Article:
by Quentin Bell ‧ RELEASE DATE: Nov. 15, 1972
There has only been one biography of Virginia Woolf since her death thirty years ago -- Aileen Pippett's 1955 The Moth and the Star with its sometimes numinous sentimentality and admitted disregard for what she called ""literal facts."" Professor Bell's fine and fascinating work on the other hand is defined at the outset as ""purely historical""; he is a historian not only with an innate respect for truth but also with access to all the personal materials about her since he is the son of her sister -- the more equable Vanessa to whom she was always preternaturally attached; he was also a friend of Leonard Woolf's who encouraged this undeluded portrait. There is no question that Virginia Woolf was and still remains a difficult figure -- moody, capricious, enervating, but also sociable and gay during those periods when she was free of ""those horrible voices."" She was awkward and slow to emotionally evolve but then her early years in the complicated household (of older and threatening step-siblings), the death of her mother (the first breakdown) and then her father (the first suicide attempt) were very difficult ones. Branching out, Virginia -- still called ""the Goat"" -- became part of the experimental if exclusive Bloomsbury circle, briefly considered marriage to its ""arch-bugger"" Lytton Strachey while entertaining homosexual inclinations of her own, and finally agreed to marry Leonard although she questioned his capacity to make her sexually ""vehement."" Leonard then became the stabilizing, tutelary force in her life and coped throughout a very rough three years of despondent to violent madness. Professor Bell avoids the subliminal quicksand: ""To know the psyche of Virginia Woolf, and this is what she is in effect asking of a biographer, one would have to be either God or Virginia, preferably God."" What he continues to do is to provide the complete record of her life, until she chose to end it, in an unindulgent and essentially tactful fashion. It is an admirable accomplishment, pervaded by actuality, refusing to sanctify or sentimentalize her as a ""sort of tragic victim claimed by the darkness.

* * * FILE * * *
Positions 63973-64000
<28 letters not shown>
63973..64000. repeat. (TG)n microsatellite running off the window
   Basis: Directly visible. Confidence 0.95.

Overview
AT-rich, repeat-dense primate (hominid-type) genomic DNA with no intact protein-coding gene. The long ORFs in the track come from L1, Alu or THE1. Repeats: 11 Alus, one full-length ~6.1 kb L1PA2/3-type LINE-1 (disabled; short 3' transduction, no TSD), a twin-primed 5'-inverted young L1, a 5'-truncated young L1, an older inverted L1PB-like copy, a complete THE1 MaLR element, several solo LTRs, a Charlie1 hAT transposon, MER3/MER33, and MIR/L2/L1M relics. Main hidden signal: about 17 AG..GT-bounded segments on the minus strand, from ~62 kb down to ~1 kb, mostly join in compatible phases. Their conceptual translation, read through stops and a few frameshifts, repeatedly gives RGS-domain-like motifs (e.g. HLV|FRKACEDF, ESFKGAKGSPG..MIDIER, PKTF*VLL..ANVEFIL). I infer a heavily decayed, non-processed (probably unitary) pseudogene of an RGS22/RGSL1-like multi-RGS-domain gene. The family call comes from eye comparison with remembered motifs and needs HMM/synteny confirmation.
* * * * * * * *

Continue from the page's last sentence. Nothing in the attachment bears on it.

Pub Date: Nov. 15, 1972
Page Count: -
Publisher: Harcourt Brace Jovanovich
Review Posted Online: N/A
Kirkus Reviews Issue: Nov. 1, 1972
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